Bring your cat to a veterinarian as soon as possible after you bring them home. If you already have other cats, the new addition will need to be kept separate until after you’ve visited the animal hospital. Your veterinarian will most likely run some tests to make sure they don't have feline leukemia virus or feline immunodeficiency virus, which can cause infections and cancer in cats. Your veterinarian will also check for internal and external parasites. All cats need core vaccinations including Distemper (Panleukopenia), Rhinotracheitis, Calicivirus and Rabies vaccinations. These are necessary even if the cat lives its entire life inside the home. Depending upon your family’s lifestyle, cats may need Feline leukemia, Feline Bordetella and Chlamydophila vaccinations. These lifestyle vaccines are necessary if your family interacts with a lot of other cats, invites other cat-owning families into their home, or brings the cat camping. Many contagious diseases can be transmitted from cat to cat. People who handle other cats can even carry disease into your home. It’s also important to have annual fecal and heartworm examinations performed to continually protect your cat from internal parasites. Many of these parasites are transmitted by insect vectors or carried in on shoes or clothing. Talk to your veterinarian about the exposure your cats have with the lifestyle your family leads. Cats are susceptible to various conditions or diseases that may hinder their healthy state or well-being. These include dental or periodontal problems, chronic pain, ear infections or ear mites, undiagnosed disease conditions such as Feline leukemia, diabetes mellitus, hyperthyroidism, or nutritional deficiencies that contribute to their inability to enjoy a healthy life.

All cats should have an annual veterinary examination.

Caring for Cats

Spaying and Neutering

If your cat isn’t spayed or neutered when you adopt them, they she should be spayed by the time they’re five months old. Spaying is recommended for all cats. It not only prevents unwanted pregnancies but eliminates behaviors of a female cat when in the heat cycle. Spaying also reduces the chances of mammary cancer. If not neutered, male cats will want to roam your neighborhood, putting them at risk for fights with other animals, or being hit by a car.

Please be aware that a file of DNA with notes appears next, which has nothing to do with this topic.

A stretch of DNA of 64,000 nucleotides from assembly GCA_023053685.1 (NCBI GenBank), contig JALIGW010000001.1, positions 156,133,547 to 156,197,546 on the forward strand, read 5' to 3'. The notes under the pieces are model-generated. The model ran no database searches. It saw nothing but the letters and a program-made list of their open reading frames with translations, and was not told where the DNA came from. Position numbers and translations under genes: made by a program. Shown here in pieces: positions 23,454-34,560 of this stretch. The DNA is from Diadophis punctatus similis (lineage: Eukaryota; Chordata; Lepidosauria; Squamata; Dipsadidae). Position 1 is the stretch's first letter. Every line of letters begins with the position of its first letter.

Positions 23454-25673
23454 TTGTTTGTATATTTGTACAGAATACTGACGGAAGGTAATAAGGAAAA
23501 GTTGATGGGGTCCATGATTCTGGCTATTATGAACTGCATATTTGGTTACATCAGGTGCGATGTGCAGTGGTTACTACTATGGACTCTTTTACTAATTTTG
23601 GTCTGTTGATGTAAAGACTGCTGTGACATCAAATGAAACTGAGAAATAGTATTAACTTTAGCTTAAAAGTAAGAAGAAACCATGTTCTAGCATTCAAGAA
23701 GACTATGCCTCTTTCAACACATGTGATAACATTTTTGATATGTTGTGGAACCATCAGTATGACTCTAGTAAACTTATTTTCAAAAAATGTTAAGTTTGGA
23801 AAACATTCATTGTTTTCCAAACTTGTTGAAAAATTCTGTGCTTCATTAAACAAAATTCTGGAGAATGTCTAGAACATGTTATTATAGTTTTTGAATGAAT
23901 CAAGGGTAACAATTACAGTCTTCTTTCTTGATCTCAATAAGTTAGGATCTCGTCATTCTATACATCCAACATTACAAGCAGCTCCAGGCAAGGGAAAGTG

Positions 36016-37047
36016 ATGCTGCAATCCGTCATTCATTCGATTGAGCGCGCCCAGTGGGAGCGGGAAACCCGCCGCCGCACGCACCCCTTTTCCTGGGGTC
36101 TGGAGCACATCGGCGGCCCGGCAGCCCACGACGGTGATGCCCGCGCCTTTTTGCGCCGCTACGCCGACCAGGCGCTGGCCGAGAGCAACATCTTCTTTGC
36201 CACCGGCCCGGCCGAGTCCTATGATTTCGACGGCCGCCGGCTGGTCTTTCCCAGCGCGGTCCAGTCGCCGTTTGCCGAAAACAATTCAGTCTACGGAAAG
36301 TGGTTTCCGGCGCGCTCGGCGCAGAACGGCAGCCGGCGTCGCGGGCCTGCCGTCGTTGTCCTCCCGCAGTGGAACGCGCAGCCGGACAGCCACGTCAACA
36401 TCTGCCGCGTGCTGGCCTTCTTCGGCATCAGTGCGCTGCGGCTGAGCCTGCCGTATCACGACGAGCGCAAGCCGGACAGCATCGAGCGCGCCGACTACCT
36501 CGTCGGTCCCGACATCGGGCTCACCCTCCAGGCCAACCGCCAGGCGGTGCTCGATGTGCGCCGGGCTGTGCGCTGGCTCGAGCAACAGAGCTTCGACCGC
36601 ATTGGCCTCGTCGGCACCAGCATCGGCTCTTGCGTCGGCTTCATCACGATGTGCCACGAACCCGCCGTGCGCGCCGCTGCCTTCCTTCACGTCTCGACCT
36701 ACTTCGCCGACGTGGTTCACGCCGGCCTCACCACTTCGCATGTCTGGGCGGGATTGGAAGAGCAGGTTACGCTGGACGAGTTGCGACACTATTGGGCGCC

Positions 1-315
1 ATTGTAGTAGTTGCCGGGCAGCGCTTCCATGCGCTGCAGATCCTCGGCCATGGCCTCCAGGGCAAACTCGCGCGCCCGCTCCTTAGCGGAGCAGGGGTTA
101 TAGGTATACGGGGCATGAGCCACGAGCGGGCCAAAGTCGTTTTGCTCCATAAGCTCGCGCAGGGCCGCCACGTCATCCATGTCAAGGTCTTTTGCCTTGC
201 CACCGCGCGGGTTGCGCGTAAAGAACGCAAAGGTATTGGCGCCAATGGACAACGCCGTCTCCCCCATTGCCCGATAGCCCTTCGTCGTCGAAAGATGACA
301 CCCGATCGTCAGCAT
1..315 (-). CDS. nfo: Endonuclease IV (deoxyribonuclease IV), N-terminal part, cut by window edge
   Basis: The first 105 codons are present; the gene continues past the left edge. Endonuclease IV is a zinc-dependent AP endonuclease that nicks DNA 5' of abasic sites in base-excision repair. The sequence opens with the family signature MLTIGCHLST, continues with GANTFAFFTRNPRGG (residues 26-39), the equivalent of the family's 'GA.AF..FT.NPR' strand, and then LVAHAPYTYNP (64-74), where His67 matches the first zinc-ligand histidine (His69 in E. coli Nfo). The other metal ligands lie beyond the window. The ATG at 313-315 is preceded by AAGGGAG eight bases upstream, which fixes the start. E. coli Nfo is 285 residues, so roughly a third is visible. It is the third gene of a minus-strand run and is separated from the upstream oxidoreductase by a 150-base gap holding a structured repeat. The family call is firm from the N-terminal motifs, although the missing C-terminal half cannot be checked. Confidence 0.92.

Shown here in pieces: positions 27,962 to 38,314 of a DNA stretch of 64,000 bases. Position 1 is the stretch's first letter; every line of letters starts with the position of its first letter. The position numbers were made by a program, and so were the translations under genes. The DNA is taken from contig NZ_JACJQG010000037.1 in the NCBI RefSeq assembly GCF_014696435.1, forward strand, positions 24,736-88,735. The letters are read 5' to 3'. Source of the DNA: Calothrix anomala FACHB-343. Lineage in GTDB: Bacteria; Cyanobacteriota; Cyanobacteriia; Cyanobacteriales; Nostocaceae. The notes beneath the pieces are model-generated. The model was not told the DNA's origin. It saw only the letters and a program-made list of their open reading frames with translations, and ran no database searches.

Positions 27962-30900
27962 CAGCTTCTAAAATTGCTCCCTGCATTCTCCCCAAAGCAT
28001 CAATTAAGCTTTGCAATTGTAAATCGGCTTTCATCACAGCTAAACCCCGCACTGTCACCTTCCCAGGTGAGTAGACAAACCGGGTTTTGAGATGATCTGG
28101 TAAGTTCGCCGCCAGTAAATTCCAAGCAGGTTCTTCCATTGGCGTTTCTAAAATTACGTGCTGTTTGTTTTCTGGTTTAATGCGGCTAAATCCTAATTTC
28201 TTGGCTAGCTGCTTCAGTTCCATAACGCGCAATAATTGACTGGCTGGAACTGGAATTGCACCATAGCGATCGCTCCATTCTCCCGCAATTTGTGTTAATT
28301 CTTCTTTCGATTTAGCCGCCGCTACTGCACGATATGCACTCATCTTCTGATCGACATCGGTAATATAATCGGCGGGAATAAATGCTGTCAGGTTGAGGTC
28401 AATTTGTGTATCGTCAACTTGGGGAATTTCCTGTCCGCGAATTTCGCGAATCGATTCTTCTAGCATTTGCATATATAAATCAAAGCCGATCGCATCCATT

Feeding Tips

Proper nutrition is as important for cats or other domesticated pets as it is for humans. A 2016 study by the Association for Pet Obesity Prevention (APOP) found that 59% of cats in the United States are overweight. In fact, in the past ten years, the number of cats that are overweight is up 169%.

Why do cats become overweight? The primary reason cats become overweight is lack of exercise and excess food. It’s up to cat owners to be responsible by controlling the amount and kind of food cats eat.

Cats should be encouraged to play with a ball, a feather teaser on a string, jingle toys and treat toys for food. These food dispensers offer a treat if the cat can figure out how to find it inside the toy. Perhaps the biggest reason cats become overweight is that owners often use food or snacks as a form of communication and love. Don’t feed cats from the table.

Cats need well-balanced and nutritionally complete cat food formulated specifically for their age. A kitten will eat more often than an older cat, and you should invest in a food made especially for kittens. A mature cat will need to eat food that is geared for cats that are older.

When you adopt your cat, find out what they’ve been eating. If you plan on switching their food, you’ll need to mix the old food with the new food until it's completely switched over. Check the packaging to make sure that the food meets established standards set by the Association of American Feed Control Officials (AAFCO).

Cats are living longer today than ever before. Keep these tips in mind to provide the best prevention and care available for a long happy life. All family members will appreciate it! Contributed to by Bruce W. Little, DVM.